It all pointed to one conclusion that, it’s not like we the youth don’t want to vote at all, it’s just that the process is really complicated. If the process was simpler we’d have more urban voters.

India is a young nation; the statistical data is out there (approximately 400 million in the age group of 15 to 35) this young group is looking forward to a change, but they are looking outside for change to happen, while the answer is within.

Me: So it was more like a self realization or a personal experience with the system that triggered this idea.
Jasmine: Yes, that and there are a few other factors too. For eg. In 2007 we from Janaagraha did a case study around a local body election in Bihar. The uniqueness of this election was the youth turn out, both in terms of candidates and electorate. I was also influenced by the Rock the vote campaign in US.

Me: Was it a big decision to quit your well paying corporate job and work in the social sector? After all we all know IIT graduates are such sought after candidate in the job market.
Jasmine: Big decision yes, but then I always wanted to do this. And it’s not an impulsive one time thing, not something I am doing in between jobs or anything like that. This is what I intend to do as my career, urban governance is an area that has always interested me.

Me: I remember before the Jaago Re TV commercials were released, there was another ad campaign by Tata Tea with the punch line, “Roz subah sirf utho nahi, jaago”. It had a young guy asking a politician about his qualification and experience. Was that also the part of this campaign?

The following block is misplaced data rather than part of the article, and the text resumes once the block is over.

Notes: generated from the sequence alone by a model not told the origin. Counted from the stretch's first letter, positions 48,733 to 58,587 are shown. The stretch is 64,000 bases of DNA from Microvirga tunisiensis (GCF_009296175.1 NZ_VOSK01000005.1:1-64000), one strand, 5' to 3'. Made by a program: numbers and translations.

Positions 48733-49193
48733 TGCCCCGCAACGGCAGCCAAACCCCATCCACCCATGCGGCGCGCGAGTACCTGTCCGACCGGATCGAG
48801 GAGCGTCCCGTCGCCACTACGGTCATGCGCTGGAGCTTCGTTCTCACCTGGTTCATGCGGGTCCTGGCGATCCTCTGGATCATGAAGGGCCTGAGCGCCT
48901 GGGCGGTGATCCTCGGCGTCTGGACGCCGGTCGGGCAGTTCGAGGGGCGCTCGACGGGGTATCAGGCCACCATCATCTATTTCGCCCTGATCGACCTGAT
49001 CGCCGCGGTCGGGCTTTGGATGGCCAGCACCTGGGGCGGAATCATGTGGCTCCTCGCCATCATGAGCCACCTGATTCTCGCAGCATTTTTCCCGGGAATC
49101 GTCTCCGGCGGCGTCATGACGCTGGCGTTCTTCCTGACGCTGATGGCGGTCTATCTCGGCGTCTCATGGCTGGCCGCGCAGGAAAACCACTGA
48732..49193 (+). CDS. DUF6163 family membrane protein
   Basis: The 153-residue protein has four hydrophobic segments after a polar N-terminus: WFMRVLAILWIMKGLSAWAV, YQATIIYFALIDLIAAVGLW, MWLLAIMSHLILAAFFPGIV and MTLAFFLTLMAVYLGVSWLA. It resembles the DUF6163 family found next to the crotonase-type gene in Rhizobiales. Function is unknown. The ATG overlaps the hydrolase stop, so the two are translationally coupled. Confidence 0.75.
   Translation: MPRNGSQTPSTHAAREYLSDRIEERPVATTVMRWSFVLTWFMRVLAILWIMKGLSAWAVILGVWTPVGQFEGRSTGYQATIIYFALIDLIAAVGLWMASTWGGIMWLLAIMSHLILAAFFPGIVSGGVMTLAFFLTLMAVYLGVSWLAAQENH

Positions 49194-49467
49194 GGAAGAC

Jasmine: No. Tata tea was already doing ad campaign to hit this issue of political apathy amongst youth. It was a strong campaign but we thought how about we turn the fingers towards the voter and ask them what have you done? Have you voted? The timing was very right for us. Tata Tea was thinking about the follow up to their earlier campaign and we were looking for a brand (Jaago Re campaign is a part of Janaagraha’s brand initiative). So most things fell in place.

Me: A while ago you said present election process is not using the internet technology to the fullest, are you using it? What are the technical aspects of the campaign?
Jasmine: Well if you’d visit our website ( and go to the ‘Benefits of Registering’ section you’d realize how various technologies are being used to guide the voters through the entire voting process. It is like providing them with a customer service.

There are some key innovations we are currently working on. We are trying to integrate the cell phone industry. Once that is done, you’d get election related updates on your cell phone. We are also trying to build an ‘online voter search’ application. By this you’d be able to search for your name in the electoral rolls; you can look for polling booth etc. We are in the process of ‘mapping of polling booths’ so you’d know which is the booth to go for in order to caste your vote.